Age is just a number: How to adapt influencer marketing strategies for different generations

By Adam Williams, CEO of Takumi,

When it comes to influencer marketing, the temptation is to frame it within the context of millennials. After all, they are the largest generation in terms of population – now counting 1.8 billion people worldwide.

They are also the most likely to engage with influencers and generate conversions for brands. Our recent whitepaper research Trust, transactions and trend-setters: the realities of influencer marketing shows that 60% of 16-24-year olds credit influencers with purchases they made in the past six months, more than any other age group. This is also a trend on the rise, increasing 13% year-on-year from our survey in 2018.

However, to discount other generations in your influencer marketing strategy would be naïve.

According to Ofcom, the number of over 75s using social media almost doubled between 2016-2017. Meanwhile, a recent Nielsen report also found that Generation X (those aged 35-49) was revealed to spend almost 7 hours per week on social media, whilst Millennials spend just over 6 hours per week.

This increased usage and exposure among older demographics is translating into genuine purchases too.

In our survey, 17% of 55+ year olds in the UK and US said that social media advertising impacts their purchasing decisions – a sizeable proportion.

Further, millennials might be larger in number and more likely to buy as a result of influencer marketing, but they don’t have the most disposable income. Experian’s Spending Power Index, revealed 41-45 year olds are the highest absolute spenders of any age group in 2019, as they’re estimated to spend an average of £785.64 per week. This means that for brands and agencies, there is huge and largely untapped potential amongst older demographics.

So, how can they ensure their ad spend stretches as far as possible across multiple generations of consumer?

The future consumer

Although marketers should not actively encourage children to buy an advertised product in line with the CAP code, it’s worth understanding the behaviour of 5-15 year olds as a window into the future consumer.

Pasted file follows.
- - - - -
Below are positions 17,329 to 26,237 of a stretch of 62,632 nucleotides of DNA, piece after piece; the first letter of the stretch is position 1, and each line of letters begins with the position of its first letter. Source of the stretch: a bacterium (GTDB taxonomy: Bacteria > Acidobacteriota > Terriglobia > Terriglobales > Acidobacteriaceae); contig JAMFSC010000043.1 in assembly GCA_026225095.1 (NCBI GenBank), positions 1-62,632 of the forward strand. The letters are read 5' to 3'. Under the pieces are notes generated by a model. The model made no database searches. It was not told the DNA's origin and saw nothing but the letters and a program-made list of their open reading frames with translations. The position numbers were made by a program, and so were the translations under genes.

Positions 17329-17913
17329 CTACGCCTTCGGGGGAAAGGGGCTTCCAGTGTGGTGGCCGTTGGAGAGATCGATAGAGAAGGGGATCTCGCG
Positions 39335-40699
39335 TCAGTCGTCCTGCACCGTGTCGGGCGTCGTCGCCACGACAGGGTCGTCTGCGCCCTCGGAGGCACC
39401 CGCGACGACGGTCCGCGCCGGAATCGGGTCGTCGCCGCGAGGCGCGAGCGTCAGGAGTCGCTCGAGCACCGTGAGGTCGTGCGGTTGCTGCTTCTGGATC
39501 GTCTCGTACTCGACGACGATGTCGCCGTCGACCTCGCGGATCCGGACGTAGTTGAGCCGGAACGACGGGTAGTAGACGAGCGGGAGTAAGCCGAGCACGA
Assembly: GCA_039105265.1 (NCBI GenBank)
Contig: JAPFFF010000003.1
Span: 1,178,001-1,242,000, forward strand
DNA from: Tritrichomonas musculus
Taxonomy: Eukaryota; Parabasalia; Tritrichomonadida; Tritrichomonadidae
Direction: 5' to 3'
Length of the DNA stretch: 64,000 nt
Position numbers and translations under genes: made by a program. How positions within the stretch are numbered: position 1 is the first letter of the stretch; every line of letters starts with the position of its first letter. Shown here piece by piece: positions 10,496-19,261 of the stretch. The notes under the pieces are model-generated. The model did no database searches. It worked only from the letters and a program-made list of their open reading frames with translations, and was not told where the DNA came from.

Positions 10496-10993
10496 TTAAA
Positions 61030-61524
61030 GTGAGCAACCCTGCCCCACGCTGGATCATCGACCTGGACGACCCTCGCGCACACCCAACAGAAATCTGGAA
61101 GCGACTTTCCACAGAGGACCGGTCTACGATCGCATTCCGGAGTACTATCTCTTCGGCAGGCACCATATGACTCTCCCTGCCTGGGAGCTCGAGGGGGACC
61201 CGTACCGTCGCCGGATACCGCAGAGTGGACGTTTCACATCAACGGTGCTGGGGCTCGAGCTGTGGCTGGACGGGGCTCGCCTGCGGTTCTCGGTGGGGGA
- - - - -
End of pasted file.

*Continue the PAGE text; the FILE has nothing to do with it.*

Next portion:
This age group has grown up immersed in a digital world, and they are therefore comparatively more tech and media savvy compared with their predecessor generations. They are more online than ever, for example, often replacing traditional media outlets such as TV for their internet equivalents. 73% of 5-15 year olds use YouTube – making it the most frequented social media site for kids.

While some have ethical or moral concerns, it’s undeniable that there has also been a growth in the number of ‘kid influencers’. For example, Elle Lively McBroom and Everleigh Rose could be considered the modern day ‘child star’ equivalents of Macaulay Culkin. This may mean they might develop a fraught relationship with social media, and be more aware of the potential benefits and consequences of exposure to influencer marketing.

Young adults

The age group most likely to be persuaded by influencers to make a purchase is 16-24 year olds, 91% of whom in the UK and US credited advertisements on social media with influencing their purchasing habits. However, that doesn’t mean marketers can assume engagements and conversions are guaranteed.

This group is open to influencer content, which can make them a valuable target audience, provided their products are appropriately promoted with the correct labelling and responsible advertising. On the other hand, we have seen how this has sparked a backlash against Instagram, raising concerns over its impact on mental health.